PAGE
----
One gallery deals with the role that powerful hallucinogens played in aiding transformations between the human and animal realms. An hallucinogenic powder called Yopo was frequently used for religious rites and was inhaled using a a small spoon or through the bones of small birds. Humanity hasn’t changed all that much really.

Container for holding hallucinogenic powder, Museo del Oro, Bogota, Colombia

Container for holding hallucinogenic powder, Museo del Oro, Bogota, Colombia

Container for holding hallucinogenic powder and spoon, Museo del Oro, Bogota, Colombia

Container for holding hallucinogenic powder and spoon, Museo del Oro, Bogota, Colombia

Instruments for taking hallucinogenic powder, Museo del Oro, Bogota, Colombia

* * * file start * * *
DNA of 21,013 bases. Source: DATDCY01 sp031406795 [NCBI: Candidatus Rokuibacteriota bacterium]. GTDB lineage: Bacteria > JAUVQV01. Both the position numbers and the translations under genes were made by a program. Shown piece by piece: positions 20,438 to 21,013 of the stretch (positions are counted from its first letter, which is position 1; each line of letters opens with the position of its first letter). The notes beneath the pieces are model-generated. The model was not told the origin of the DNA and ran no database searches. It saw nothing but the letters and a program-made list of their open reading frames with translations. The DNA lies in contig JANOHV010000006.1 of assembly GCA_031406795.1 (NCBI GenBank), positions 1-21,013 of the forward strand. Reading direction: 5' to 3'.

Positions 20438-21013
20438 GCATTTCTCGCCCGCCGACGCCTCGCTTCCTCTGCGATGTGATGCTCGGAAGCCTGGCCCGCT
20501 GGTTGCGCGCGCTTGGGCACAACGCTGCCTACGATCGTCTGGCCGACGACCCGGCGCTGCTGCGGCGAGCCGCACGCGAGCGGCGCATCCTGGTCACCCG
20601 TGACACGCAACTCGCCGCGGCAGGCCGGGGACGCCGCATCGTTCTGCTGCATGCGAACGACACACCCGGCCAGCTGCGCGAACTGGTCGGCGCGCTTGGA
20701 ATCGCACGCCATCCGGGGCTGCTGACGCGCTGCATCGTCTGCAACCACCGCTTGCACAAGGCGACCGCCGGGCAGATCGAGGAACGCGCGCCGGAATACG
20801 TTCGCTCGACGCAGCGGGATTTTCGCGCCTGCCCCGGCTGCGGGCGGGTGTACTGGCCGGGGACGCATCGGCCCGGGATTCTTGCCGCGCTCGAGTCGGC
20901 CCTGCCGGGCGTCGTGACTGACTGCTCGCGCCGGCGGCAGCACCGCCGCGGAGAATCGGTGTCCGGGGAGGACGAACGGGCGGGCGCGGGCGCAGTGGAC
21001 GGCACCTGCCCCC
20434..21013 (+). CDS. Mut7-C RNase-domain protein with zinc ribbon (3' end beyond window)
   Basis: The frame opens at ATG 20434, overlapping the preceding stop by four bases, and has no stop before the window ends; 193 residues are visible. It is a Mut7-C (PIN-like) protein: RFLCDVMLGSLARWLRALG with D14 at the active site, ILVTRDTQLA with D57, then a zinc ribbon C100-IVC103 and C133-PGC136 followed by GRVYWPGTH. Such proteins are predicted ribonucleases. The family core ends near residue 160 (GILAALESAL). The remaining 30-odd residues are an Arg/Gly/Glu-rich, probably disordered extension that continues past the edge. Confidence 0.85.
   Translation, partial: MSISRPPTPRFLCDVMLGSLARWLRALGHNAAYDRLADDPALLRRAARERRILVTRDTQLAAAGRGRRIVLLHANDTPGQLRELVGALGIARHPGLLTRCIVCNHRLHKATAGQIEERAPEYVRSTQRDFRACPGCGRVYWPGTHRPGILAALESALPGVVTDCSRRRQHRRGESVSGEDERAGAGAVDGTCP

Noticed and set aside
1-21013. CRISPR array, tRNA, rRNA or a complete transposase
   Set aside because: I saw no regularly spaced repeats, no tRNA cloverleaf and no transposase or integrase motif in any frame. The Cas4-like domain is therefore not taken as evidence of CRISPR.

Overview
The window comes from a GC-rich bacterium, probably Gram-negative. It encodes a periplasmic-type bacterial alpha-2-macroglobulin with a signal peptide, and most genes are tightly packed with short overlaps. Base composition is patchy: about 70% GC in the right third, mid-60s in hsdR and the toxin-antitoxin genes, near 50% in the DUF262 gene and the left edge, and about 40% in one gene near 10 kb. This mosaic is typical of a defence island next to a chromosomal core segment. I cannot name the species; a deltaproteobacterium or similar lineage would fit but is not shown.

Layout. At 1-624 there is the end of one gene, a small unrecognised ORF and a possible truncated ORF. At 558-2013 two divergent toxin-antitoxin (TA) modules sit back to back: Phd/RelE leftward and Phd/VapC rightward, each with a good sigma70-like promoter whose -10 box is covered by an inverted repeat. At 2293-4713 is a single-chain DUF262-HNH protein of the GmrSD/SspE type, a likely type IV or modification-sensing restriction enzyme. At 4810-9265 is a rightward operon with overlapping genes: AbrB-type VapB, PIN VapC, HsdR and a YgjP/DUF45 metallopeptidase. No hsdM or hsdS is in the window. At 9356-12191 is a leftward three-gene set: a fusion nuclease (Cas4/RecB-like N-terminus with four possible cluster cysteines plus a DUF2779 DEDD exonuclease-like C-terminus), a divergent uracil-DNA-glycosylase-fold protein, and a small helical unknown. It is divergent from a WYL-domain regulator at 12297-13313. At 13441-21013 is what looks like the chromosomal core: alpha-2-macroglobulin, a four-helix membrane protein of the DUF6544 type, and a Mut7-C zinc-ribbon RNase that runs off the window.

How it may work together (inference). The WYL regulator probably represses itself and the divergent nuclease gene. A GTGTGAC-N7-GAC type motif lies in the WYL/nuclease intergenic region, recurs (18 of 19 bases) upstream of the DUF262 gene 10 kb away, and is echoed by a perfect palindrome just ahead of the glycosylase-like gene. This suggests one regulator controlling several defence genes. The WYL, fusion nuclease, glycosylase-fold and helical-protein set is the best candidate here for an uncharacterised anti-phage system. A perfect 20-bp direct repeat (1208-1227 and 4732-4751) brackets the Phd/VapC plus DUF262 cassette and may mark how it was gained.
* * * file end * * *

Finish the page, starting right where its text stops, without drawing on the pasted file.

Instruments for taking hallucinogenic powder, Museo del Oro, Bogota, Colombia

One of the final displays is like being in an immersion tank: you enter a darkened circular room, the doors close around you and music starts to play. As the music peaks and troughs sections of the walls, floor and ceiling are illuminated to highlight huge displays of golden objects. It is an impressive way to end your time in the museum, and it highlights again just how much cultural heritage has been lost since Europeans arrived in the Americas.

Museo del Oro, Bogota, Colombia

Museo del Oro, Bogota, Colombia

Guinea Pig gambling, the most fun anyone can have in downtown Bogota without alcohol

I realise the whole concept of using guinea pigs as a form of gambling seems absurd. What can a guinea pig offer the gambling addict when compared to horse racing, cock fighting or just plain old roulette? Well, I’m here to let you know that guinea pig gambling is as nerve-rackingly, heart-pumpingly exciting as much better known ways of being separated from your money.